Solomon puts the Covenant Box in the temple
1 Then Solomon told all the leaders of Israel to come to him in Jerusalem. They were all the leaders of the Israelite tribes and families. He wanted them to bring the Lord's Covenant Box from Mount Zion, the City of David, to put it in the temple. 2 So all the Israelite leaders came together to meet with King Solomon. This happened during the Festival of Huts in the seventh month of the year, called Ethanim. 3 When all Israel's leaders had arrived, the priests lifted up the Covenant Box.
8:1Before they built the temple, King David had put the Covenant Box in a tent.
4 The priests and the Levites carried the Lord's Covenant Box, the Tent of Meeting and all the holy things that were in the tent.
5 King Solomon and all the Israelites who were with him walked in front of the Covenant Box. They offered many sheep and bulls as sacrifices. There were more animals than anyone could count.
6 Then the priests brought the Lord's Covenant Box to its proper place in the inside room of the temple. That was the Most Holy Place. They put it under the wings of the cherubs. 7 The wings of the cherubs touched each other above the place where the Covenant Box was. The Covenant Box and the poles to carry it were below the cherubs. 8 The poles were very long. The priests could see their ends from the Holy Place, if they stood in front of the Most Holy Place. But nobody could see the poles from outside the temple. And they are still there today.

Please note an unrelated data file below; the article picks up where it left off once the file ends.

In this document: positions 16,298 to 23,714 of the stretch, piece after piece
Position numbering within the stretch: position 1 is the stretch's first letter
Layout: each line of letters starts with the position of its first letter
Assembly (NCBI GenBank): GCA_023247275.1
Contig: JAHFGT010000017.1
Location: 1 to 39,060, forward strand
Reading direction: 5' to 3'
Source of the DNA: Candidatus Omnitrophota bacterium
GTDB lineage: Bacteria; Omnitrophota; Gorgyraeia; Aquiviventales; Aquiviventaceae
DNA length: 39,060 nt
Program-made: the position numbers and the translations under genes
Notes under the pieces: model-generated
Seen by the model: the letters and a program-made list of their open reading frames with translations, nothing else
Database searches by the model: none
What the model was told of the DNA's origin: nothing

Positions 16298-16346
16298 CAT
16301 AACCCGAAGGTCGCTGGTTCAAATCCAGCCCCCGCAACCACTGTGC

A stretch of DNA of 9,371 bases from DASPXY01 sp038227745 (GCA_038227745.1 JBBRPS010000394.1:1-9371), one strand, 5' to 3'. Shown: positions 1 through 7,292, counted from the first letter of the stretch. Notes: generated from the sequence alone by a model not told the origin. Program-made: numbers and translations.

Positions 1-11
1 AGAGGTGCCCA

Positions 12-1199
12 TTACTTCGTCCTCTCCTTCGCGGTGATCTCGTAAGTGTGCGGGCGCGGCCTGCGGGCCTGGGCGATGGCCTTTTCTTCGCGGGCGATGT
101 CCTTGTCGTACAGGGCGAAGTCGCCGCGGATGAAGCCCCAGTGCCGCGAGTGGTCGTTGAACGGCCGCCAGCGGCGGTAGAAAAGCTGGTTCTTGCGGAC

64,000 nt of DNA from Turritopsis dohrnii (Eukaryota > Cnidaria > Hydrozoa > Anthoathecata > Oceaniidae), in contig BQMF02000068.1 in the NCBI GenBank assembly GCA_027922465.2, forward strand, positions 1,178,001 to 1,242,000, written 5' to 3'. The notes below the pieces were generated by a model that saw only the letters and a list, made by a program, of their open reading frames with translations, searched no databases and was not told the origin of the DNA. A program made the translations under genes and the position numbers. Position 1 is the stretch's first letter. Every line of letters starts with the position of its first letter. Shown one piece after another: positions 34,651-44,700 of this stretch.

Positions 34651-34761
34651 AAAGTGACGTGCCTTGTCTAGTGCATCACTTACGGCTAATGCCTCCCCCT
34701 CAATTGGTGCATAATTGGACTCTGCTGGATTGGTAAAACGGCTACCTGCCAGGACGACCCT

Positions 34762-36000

9 There was nothing in the Covenant Box, except the two flat stones that Moses had put there at Mount Sinai. That was where the Lord made a covenant with the Israelites after they came out from Egypt.
10 When the priests came out from the Holy Place, a cloud filled the Lord's temple. 11 The priests could not do their work to serve the Lord, because of the cloud. The bright glory of the Lord filled his temple.
12 Then Solomon prayed, ‘Lord, you have said that you live in a dark cloud. 13 Now I have built a great temple for you. It is a place where you can live for ever.’